Friday, May 14, 2010

sawdust and oil do mix part 2

Today, out of endless curiosity, I have continued my experiment mixing oil, water and sawdust. Did you know you could remove oil from water by using a teaspoon? Did you know that the application of fine sawdust could help to contain the spread of oil on the surface of water? The photos taken in my kitchen tell the story. The wood dust is basswood, collected from my orbital sander. The oil used is common motor oil. Wood dust sprinkled on water sinks as it gradually absorbs water. The wood dust that has absorbed oil coagulates and floats for easy removal of both sawdust and oil. Excess sawdust floats harmlessly to the bottom. I gave the glass some side to side wave action to simulate ocean conditions and the glass shown at the end of the experiment has some wood dust still clouding the water, but it is ten times better than oil.



In the meantime, British Petroleum engineers have used over 400,000 gallons of dispersant to attempt to control the multimillion gallon oil gusher. We have no idea what the ecological impact of the combined oil and dispersant will be... what kind of toxicological effects? You can get your degree in financial engineering, become head of a multinational corporation and know less about materials properties than what one might learn in the kitchen or woodshop. I am frightened for the health and safety of our planet.

18 comments:

Robin Edgar said...

What a terrible thing to do to a Guinness glass. ;-)

Anonymous said...

Have you considered the experiment using salt water?

Doug Stowe said...

Robin, the Guinness glass came from the British Isles, so it seemed most appropriate.

No, I have not as yet done the experiment using salt water. I guess that should be next, but I really don't think the addition of salt in solution would have any effect except to make the oil/sawdust mix more buoyant.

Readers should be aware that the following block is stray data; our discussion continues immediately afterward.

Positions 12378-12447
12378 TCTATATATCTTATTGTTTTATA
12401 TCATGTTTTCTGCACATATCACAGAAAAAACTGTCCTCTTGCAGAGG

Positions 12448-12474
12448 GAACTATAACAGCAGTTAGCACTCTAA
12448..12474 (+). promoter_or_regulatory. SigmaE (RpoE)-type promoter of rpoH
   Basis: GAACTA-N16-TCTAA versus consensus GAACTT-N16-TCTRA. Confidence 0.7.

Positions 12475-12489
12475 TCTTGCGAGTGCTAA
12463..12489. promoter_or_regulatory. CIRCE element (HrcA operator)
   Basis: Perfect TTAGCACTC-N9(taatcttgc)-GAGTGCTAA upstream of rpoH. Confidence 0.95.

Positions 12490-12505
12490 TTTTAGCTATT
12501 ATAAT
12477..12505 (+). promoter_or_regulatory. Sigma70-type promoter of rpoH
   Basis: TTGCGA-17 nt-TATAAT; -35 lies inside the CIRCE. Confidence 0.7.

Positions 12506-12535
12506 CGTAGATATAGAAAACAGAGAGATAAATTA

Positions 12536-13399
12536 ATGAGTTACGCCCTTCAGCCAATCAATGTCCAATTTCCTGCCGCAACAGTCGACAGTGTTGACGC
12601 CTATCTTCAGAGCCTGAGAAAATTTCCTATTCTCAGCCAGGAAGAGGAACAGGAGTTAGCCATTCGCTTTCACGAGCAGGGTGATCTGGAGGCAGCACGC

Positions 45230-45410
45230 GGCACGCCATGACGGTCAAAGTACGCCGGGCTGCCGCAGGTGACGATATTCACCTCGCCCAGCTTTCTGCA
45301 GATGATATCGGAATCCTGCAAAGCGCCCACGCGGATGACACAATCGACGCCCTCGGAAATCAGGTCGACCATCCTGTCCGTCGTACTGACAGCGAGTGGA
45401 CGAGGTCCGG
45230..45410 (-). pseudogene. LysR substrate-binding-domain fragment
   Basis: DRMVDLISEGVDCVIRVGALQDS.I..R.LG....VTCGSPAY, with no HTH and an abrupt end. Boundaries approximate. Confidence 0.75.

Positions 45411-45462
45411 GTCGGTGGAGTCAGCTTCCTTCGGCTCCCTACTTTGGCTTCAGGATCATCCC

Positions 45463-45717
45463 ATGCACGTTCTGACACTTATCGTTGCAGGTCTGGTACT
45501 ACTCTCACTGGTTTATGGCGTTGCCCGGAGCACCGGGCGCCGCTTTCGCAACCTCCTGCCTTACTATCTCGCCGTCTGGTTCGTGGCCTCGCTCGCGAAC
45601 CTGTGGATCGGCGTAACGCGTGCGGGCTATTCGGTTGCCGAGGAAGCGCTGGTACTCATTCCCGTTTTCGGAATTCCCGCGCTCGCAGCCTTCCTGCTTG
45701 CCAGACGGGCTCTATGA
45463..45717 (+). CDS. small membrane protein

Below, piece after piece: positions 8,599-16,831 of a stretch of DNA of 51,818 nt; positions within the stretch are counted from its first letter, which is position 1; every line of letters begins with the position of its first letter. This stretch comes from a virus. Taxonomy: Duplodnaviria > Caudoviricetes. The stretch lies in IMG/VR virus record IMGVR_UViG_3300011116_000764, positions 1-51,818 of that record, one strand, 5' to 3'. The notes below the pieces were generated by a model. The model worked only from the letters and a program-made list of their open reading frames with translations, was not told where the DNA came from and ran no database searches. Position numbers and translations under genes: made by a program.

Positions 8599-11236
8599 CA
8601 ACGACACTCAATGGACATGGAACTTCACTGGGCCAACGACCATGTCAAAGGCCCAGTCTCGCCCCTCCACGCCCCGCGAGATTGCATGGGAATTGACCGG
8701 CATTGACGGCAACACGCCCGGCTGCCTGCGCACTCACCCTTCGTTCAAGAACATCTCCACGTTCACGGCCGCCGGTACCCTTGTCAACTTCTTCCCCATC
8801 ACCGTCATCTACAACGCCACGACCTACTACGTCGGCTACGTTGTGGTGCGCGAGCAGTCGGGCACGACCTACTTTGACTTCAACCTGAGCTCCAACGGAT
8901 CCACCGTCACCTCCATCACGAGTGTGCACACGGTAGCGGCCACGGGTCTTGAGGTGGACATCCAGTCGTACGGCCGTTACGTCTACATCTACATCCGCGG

Anonymous said...

I can't even begin to explain how different crude oil is from motor oil (refined from crude - very different products!). Regardless, you've essentially sped up the emulsification process (those engineers that don't know much about materials have looked at wood products for the same reason: http://www.informaworld.com/smpp/content~db=all~content=a777979423). Congrats, now how do you clean it up? You can't use the normal & easy method of separating the oil and water, you essentially need some way to economically scoop millions of gallons of goo from the water. Find that and you can retire with millions of dollars. You're over reaching again...
- NickN

Doug Stowe said...

"you essentially need some way to economically scoop millions of gallons of goo from the water. Find that and you can retire with millions of dollars. You're over reaching again..."

You can scoop goo pretty easily. I may be "over reaching again", but in a harmless manner. BP and it's many engineers from two major corporations were obviously over reaching and look at the consequences. That they seem to remain over their heads and demonstrating their lack of competence is a clear invitation to others to propose solutions.

The article you referenced had nothing to do with clean up activities. It talked about moving oil, wood by-products and water through a pipeline, which I assume means that they had some way to remove the oil at the other end.

Doug Stowe said...

The idea of an emulsion is to distribute one material in another, but in this case one material is coagulated in another, not emulsified.

Check out the following link.
http://www.merriam-webster.com/dictionary/emulsify

So, I would not call what I've done in my mixing oil, sawdust and water, an emulsion.

It would be nice to retire with millions, but I would rather retire to a clean planet.